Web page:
Mindfulness is a big topic in our cultural consciousness, but while the word itself conjures an idea that is totally mind-based, the benefits of being mindful exceed the limits of thought and mental process. They also reach into our bodies.
This should be no surprise. Mindfulness is the practice of living in the present, of noticing and acknowledging your emotions, thoughts, and existence in the world. Unlike our thoughts, fears, hopes, and dreams, our bodies can only inhabit the present moment. It follows that being mindful as much as possible allows us to tap into our bodies’ reactions to what we go through every day. However, I know that the days can be busy.
If you can’t fit mindfulness into the breaks you have during your day, try fitting it into your schedule after you wake up and before you go to sleep. These three reasons will show you why you should—for your body’s sake.
It Can Reduce Fear
One of the largest obstacles that stands between you and self-actualization is overcoming your fears. This obstacle, it turns out, is no match for mindfulness. According to a study published in Biological Psychiatry, living mindfully can extinguish the fears that people associate with various tasks, objects, places, and people. In the study, 42 participants completed two months of mindfulness training before submitting to MRI brain scans. The results showed that the individuals were able to inhibit fearful associations they had gained prior to the brain scans.
It Lowers Stress Levels
As I’ve written before, unbridled stress is ubiquitous in today’s culture. When we are stressed, our fight or flight defense mechanism goes off, but unlike our ancestors, we don’t usually experience stress because we are being stalked by a tiger—most of the time, modern stresses are much more mundane. We haven’t started preparing the presentation we have to give in the morning, and we still have to cook dinner. Or we have to decide whether we should find a new job. The stress that such instances create is more difficult to recover from because it’s often difficult to discover its source.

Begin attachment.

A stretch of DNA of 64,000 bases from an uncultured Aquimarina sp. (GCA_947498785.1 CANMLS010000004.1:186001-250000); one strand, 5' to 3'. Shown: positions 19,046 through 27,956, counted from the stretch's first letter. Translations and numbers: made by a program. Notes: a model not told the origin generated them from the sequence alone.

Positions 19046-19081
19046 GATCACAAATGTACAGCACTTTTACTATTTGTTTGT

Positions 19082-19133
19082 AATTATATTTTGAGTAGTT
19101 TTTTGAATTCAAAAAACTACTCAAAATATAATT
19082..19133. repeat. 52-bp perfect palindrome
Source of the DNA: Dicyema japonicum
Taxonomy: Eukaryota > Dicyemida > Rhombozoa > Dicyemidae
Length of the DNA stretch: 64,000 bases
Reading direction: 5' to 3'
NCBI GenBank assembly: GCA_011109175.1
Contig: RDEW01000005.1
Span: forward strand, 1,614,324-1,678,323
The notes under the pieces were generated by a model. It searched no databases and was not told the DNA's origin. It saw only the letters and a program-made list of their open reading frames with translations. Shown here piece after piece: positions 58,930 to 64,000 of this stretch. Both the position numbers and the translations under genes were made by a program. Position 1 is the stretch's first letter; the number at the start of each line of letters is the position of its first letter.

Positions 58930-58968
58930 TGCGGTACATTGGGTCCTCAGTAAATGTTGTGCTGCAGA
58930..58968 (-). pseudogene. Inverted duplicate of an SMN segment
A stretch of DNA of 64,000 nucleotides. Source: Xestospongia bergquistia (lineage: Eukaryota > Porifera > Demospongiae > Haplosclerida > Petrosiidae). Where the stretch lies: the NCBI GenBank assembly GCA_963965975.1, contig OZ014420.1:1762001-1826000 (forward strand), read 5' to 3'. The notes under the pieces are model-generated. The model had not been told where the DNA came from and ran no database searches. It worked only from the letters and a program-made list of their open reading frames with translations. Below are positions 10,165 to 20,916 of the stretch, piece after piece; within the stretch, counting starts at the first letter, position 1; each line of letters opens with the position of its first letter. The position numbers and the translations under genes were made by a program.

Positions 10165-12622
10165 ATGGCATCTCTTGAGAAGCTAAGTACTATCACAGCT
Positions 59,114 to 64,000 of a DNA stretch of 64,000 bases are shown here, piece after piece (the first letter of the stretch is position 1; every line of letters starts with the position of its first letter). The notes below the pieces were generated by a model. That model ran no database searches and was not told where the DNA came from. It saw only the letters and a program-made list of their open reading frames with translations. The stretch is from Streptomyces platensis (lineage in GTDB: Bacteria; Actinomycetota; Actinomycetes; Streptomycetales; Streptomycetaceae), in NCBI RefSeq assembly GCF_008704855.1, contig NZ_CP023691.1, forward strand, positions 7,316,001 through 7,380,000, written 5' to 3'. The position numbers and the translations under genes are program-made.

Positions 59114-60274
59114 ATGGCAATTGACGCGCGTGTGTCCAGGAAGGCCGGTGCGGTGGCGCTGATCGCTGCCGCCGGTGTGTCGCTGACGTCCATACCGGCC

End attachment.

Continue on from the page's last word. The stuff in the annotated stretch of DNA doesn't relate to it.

Being mindful can help us reflect and find the source of our stress. A great example that I wrote about earlier this year is the new drive in schools to replace detention with mindfulness training. When kids are stressed—from schoolwork or their home situations—they act out. Rather than add to that stress by disciplining them, why not teach them how to discover their stressors and address them in a healthy way? It makes sense to me!
It Keeps You from Procrastinating
Wait, procrastination? How does that hurt your health? Well, more than you might think.
The extreme example is one that can actually be deadly—putting off going to the doctor even though you’ve noticed changes in your health. Perhaps you found a lump in your breast, but you’re too scared or in denial to see a medical professional about it. Instead, you stuff it into the back of your mind, hoping that it will go away on its own. I don’t have to explain what can happen in such a case.
But besides the above example, procrastination can actually make you get sick more often. The stress that builds up wears your immune system down, slowly but surely. This study shows how being more mindful can reduce procrastination.
Learn How to Practice Mindfulness and More!
Want to learn how to be more mindful? Get in touch with me today. Together we can break down the barriers keeping you from the happy, successful life that you are capable of living.